Troy Davis' Execution: Outrage for Opponents, but Closure for Victim's Family?

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Erik S. Lesser / AFP / Getty Images

Demonstrators protest the scheduled execution of Troy Davis at the Georgia Diagnostic and Classification Prison in Jackson, Ga., on Sept. 21, 2011

Anneliese McPhail believes what so many others doubt: not only that Troy Davis did in fact murder her son Mark back in 1989, but that Davis' execution was a long-overdue punishment that will help bring peace to her and her family. So on Wednesday night she was in the odd and unenviable position of grieving one murder while being accused by some of inciting another.

As alien as her predicament is to me — and as little as I agreed with her stance on Davis' execution — when I reached McPhail on the phone hours before the execution, there was something familiar about her: her slight accent. I thought it was German, maybe even from Berlin, where I used to live. Turns out the hunch was right — which is how we ended up talking not just about her son or Davis but also about Zehlendorf, the leafy southwestern district of Berlin where we have both lived: she grew up there before she met Mark's father, a U.S. serviceman from Georgia. We talked mostly in German; she took to it almost with relief, as if speaking in her mother tongue were a comfort on a day when she felt so misunderstood by so many.

I still do not think Davis should have been executed. As I argued on Tuesday, his case was, from the outset, a legal minefield of recanting witnesses, remorseful jurors and a glaring lack of physical evidence. The death penalty, if we must have it, should be reserved for suspects whose guilt is simply undeniable.

You don't need to share memories of Berlin with McPhail to feel her pain, of course. But what should anyone make of this sweet, broken 77-year-old from Zehlendorf, or any other victims' relatives who ask for the ultimate punishment?

Some activists have made their opinions clear. "I've been getting nasty calls," McPhail told me, and as if on cue, just a few minutes after we hung up, a University of Alabama freshman posted on Twitter: "Made a phone call to Anneliese McPhail. She is bitter and hateful." And then, from the same student: "If you really care about the pain of losing a child, wouldn't you feel some pain for his mother? Who is Troy Davis? A son."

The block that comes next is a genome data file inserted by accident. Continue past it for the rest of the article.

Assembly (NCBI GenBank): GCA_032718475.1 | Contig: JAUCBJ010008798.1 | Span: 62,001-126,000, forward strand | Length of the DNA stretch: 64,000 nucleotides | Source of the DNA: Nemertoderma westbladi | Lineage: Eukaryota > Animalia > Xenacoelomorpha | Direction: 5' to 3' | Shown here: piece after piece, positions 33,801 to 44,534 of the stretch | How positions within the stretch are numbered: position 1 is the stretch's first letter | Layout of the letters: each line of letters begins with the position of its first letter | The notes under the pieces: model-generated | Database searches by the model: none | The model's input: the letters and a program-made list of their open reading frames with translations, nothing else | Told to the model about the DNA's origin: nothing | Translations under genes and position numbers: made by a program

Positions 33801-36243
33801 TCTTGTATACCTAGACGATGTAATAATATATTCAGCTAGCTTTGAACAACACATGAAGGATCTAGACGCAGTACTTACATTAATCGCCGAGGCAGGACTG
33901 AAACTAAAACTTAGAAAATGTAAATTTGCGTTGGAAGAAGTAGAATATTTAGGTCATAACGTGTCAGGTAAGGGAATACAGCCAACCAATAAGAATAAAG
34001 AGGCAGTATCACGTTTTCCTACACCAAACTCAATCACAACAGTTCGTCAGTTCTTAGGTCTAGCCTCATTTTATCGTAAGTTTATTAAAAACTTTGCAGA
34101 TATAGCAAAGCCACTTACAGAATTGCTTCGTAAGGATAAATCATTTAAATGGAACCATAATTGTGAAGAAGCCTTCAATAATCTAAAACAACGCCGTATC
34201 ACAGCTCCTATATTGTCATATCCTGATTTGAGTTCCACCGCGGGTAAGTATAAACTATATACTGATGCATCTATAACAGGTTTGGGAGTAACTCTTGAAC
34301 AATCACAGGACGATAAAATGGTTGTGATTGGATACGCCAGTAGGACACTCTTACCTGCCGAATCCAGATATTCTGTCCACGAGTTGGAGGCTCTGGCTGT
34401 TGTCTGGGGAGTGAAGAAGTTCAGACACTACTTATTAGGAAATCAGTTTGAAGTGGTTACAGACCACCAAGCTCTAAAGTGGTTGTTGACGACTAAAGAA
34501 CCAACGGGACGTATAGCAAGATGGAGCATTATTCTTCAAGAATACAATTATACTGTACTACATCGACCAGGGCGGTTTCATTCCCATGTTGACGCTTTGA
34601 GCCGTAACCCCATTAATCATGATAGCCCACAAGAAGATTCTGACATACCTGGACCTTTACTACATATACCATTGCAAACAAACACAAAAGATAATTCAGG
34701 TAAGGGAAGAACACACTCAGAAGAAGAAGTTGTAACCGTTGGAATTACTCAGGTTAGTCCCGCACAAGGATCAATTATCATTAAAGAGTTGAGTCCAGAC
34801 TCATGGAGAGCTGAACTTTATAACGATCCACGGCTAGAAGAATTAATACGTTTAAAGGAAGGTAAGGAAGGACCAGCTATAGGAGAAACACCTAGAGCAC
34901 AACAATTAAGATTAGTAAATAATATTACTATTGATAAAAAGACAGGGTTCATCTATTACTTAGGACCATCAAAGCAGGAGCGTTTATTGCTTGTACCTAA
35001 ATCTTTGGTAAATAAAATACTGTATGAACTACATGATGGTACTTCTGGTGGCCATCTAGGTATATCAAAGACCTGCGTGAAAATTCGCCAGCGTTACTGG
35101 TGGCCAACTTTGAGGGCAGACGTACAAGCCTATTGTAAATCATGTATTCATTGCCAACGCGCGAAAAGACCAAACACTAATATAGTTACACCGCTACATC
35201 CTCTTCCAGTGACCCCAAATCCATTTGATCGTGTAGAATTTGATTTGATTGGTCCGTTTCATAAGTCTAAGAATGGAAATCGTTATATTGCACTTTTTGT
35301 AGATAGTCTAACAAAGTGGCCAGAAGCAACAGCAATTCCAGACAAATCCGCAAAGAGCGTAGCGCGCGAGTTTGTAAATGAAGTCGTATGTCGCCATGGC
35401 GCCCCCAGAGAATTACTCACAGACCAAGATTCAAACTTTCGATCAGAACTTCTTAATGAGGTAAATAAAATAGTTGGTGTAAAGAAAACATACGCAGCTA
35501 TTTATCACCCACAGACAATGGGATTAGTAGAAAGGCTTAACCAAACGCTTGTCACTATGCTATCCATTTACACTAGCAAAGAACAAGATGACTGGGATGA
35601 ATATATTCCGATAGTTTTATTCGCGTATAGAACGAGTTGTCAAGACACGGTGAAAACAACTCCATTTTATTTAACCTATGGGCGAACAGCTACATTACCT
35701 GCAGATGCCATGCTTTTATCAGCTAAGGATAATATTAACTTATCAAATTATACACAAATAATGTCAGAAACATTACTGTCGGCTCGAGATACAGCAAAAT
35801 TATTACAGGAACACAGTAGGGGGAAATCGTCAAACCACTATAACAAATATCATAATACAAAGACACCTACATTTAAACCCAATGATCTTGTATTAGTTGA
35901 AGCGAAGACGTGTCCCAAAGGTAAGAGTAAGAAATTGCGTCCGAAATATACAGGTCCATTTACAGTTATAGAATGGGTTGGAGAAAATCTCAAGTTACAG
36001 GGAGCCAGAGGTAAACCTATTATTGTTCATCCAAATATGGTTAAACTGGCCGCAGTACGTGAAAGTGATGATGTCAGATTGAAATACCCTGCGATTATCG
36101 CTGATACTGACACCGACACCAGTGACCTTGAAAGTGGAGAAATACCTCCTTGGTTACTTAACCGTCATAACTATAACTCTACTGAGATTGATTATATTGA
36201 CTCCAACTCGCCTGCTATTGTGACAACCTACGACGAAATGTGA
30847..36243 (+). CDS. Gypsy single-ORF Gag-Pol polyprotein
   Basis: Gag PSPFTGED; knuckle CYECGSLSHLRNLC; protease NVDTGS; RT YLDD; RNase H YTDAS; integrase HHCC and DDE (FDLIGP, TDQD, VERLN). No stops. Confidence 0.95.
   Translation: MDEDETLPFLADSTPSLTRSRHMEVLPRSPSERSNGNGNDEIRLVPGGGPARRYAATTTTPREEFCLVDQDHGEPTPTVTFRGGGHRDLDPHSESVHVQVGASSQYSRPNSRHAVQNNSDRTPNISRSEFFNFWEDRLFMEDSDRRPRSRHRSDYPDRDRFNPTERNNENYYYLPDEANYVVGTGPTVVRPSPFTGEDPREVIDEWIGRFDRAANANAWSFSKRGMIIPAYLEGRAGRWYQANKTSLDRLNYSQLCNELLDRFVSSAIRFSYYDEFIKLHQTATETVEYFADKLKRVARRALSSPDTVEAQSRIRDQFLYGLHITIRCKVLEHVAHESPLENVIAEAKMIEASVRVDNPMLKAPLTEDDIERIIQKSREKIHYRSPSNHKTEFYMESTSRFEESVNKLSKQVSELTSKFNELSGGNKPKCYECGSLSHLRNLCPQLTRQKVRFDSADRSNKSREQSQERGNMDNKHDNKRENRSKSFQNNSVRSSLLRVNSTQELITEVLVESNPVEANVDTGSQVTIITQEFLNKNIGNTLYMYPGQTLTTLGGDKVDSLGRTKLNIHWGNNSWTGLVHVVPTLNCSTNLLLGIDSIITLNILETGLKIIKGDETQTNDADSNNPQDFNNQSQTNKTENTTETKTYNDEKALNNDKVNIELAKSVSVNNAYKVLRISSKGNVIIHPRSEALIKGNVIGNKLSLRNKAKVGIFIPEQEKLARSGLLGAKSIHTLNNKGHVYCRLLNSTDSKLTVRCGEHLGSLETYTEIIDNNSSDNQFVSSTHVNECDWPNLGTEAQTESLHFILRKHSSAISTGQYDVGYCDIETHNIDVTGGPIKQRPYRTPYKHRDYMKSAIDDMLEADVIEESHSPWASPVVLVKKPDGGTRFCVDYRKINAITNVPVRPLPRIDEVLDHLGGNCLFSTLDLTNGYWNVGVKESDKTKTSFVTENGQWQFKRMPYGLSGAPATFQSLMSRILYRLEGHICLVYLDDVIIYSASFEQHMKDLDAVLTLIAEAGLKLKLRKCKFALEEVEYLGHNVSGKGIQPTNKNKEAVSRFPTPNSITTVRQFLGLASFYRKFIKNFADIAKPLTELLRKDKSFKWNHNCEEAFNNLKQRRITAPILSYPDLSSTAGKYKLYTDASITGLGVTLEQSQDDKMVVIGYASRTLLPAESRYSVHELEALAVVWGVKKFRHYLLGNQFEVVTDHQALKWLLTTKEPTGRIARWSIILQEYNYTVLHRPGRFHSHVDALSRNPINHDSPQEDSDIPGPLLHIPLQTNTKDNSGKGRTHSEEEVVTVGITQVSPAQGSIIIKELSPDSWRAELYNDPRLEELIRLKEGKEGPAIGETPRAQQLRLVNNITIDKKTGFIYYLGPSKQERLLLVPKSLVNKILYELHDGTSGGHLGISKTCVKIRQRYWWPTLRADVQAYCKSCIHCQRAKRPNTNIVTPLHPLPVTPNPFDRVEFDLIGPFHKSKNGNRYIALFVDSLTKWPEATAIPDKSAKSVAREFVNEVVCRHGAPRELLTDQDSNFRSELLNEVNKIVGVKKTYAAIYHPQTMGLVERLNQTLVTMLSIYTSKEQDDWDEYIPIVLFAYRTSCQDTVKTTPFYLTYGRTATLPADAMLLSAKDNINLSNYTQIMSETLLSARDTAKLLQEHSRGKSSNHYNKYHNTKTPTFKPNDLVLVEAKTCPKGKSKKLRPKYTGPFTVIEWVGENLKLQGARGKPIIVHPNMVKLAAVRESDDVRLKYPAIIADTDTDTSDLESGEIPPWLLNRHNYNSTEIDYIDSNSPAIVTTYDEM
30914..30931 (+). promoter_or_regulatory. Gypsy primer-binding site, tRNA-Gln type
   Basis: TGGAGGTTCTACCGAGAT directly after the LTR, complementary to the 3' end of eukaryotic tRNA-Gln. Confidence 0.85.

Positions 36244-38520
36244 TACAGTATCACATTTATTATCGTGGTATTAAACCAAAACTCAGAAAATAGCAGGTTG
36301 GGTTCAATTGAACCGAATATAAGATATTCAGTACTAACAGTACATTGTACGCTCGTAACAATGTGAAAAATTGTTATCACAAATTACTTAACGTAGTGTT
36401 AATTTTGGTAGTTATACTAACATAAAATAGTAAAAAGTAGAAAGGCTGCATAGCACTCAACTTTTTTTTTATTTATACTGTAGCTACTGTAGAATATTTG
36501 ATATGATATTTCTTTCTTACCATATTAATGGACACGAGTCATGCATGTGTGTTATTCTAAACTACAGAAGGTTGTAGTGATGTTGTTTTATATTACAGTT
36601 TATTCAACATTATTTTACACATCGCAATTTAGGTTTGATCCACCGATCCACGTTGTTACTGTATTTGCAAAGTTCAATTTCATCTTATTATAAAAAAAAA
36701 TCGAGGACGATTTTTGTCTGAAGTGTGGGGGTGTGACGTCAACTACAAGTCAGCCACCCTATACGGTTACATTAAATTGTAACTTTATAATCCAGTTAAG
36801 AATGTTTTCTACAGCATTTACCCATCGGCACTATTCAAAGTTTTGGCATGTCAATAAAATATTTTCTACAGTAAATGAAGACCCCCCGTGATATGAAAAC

NPR asked Davis' sister Martina Davis-Correia, who has been a lion in defense of her brother, about the McPhails. "Their family is never going to find justice," she said. "Killing Troy is not going to help anything."

The idea that the death penalty could in fact bring closure to victims' survivors (who are known in the literature as co-victims) seems debatable, and indeed a few people have subjected it to academic rigor. The first and perhaps most significant finding is that closure as a justification for capital punishment is a relatively new concept. University of California, Berkeley, law professor Frank Zimring found that the media never used the word closure in a death-penalty context before 1989 (the year, coincidentally, that McPhail was gunned down in a Savannah, Ga., parking lot). In a University of Louisville study published this year, sociology graduate student Thomas Mowen and his professor Ryan Schroeder tracked the emergence of the argument that the death penalty — preferably with minimal appeals — would bring closure to the families of the victims.

"The term closure wasn't used in any meaningful document until '91 or '92," says Schroeder. "That's when we really saw the move away from arguments about deterrence and cost savings." As those rationales for the death penalty became discredited, survivors and their need for closure were pushed to center stage.

There are two problems with that, says University of Miami professor of law Susan Bandes. "First," she says, "there's no psychological concept or syndrome that everyone agreed on called 'closure,' " she says. For some people, closure means just finding out who committed the crime. For others, it's knowing why it happened or answering the dark questions of what the victim's last moments were like (when I asked McPhail about this, she said the allegation that Davis shot her son once and then went back to "execute" him upset her more than any other revelation). For still others, closure might refer to getting the criminal-justice system to react, to show that it took the murder seriously.

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